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New aircraft engines promise environmental benefits

By John Dean - 20 Jun 2011 15:44:0 GMT
New aircraft engines promise environmental benefits

Aircraft engine manufacturer CFM International has announced the 1,001th innovation in its new LEAP engine, which is being hailed as a major breakthrough in environmental benefits.

The company, a joint venture between General Electric and Safran, said the 1,001th innovation was a blade for a fan that is so lightweight that it reduces the weight of the aircraft by 1,000 pounds.

Made of woven carbon fibres, rather than all-metal, the fan will, according to the company contribute half of the 15 per cent fuel efficiency improvement which the LEAP engine will bring about.

Jean Paul Ebanga, president and CEO of CFM International, said: "The 1,001 technology innovations we have identified are certainly just the tip of the iceberg. We recognised long ago that it would take the combined efforts of thousands of people and multiple technology innovations to meet our customers' long-term expectations."

Using techniques such as lighter materials and advanced aerodynamic design, the engine is expected to translate into much as $1.6 million in fuel cost savings per airplane, per year.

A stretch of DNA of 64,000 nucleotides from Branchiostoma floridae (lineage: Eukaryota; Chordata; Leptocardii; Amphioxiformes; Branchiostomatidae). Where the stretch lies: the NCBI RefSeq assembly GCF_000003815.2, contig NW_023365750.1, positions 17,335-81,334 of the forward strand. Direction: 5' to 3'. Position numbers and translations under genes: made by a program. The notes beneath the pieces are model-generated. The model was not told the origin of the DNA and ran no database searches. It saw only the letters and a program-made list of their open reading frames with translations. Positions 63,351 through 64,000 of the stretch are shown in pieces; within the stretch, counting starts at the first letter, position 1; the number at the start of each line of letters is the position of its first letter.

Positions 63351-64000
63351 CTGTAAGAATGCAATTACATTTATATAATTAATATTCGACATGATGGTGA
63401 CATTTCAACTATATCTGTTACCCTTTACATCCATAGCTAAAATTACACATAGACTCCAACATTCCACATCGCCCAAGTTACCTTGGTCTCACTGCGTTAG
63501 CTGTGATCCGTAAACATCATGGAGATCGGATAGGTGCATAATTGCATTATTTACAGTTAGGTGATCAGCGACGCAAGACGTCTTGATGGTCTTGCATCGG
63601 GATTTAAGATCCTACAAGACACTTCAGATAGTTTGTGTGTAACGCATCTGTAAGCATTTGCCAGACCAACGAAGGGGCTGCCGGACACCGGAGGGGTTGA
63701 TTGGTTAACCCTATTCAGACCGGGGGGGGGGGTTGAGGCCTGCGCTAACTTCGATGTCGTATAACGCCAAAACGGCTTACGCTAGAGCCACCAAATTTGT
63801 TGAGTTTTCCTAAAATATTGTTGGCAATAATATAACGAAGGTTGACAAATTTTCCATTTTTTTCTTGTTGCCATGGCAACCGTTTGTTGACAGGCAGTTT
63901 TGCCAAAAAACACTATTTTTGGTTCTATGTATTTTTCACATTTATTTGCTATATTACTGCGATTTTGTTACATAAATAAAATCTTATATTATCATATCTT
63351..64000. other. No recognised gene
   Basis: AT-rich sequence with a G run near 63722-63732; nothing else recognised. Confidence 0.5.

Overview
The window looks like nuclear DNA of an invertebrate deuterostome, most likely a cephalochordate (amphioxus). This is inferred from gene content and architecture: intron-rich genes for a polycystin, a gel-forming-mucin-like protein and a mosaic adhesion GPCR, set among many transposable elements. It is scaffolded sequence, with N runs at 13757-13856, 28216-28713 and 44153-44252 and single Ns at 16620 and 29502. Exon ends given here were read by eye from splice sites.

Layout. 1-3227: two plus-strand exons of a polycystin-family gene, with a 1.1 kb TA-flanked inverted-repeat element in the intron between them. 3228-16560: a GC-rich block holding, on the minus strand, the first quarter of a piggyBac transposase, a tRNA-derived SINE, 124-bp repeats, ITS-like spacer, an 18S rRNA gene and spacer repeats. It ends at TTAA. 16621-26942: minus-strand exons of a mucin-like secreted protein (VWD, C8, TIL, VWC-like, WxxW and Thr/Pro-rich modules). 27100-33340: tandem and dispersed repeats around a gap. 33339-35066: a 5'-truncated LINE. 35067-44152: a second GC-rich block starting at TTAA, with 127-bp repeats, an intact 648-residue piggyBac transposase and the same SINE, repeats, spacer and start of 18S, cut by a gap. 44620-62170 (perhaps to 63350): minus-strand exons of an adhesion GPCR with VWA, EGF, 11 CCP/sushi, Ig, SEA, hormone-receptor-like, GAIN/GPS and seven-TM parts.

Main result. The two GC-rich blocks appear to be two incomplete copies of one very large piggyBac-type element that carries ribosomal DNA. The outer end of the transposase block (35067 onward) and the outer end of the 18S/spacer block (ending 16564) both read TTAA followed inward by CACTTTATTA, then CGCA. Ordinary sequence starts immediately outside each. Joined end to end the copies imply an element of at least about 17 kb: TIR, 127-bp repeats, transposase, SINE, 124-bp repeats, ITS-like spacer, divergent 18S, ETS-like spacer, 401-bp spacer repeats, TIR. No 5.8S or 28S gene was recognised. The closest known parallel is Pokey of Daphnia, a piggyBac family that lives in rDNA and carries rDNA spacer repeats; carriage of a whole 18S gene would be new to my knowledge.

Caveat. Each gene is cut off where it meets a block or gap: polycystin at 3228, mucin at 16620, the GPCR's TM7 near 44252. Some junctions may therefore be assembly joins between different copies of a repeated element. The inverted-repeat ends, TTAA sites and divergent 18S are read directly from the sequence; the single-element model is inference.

Allied to that, LEAP will also achieve double-figure improvements in CO2 emissions and noise levels, and reduce emissions of oxides of nitrogen (NOx), a greenhouse gas, by 50 per cent compared to current requirements.

Also unveiling new innovations in aero engine design are Airbus and Rolls-Royce, who have just announced that they will jointly develop the A350-1000 aircraft with more powerful Trent XWB engines, offering more payload and a larger range. The most powerful engine ever developed for an Airbus plane, it is due to enter service in 2017.

Fabrice Bregier, Airbus' Chief Operating Officer, said that the engine would produce 25 per cent less fuel use than its nearest competitor and cuts in CO2 emissions.

Mark King, Rolls-Royce President, Civil Aerospace, said: "Trent XWB engines currently on test are proving it to be the most advanced civil aero engine in the world today. This has enabled us to offer our partner, Airbus, a new, higher thrust version of the engine with industry-leading levels of efficiency."

Top Image Credit: © jaddingt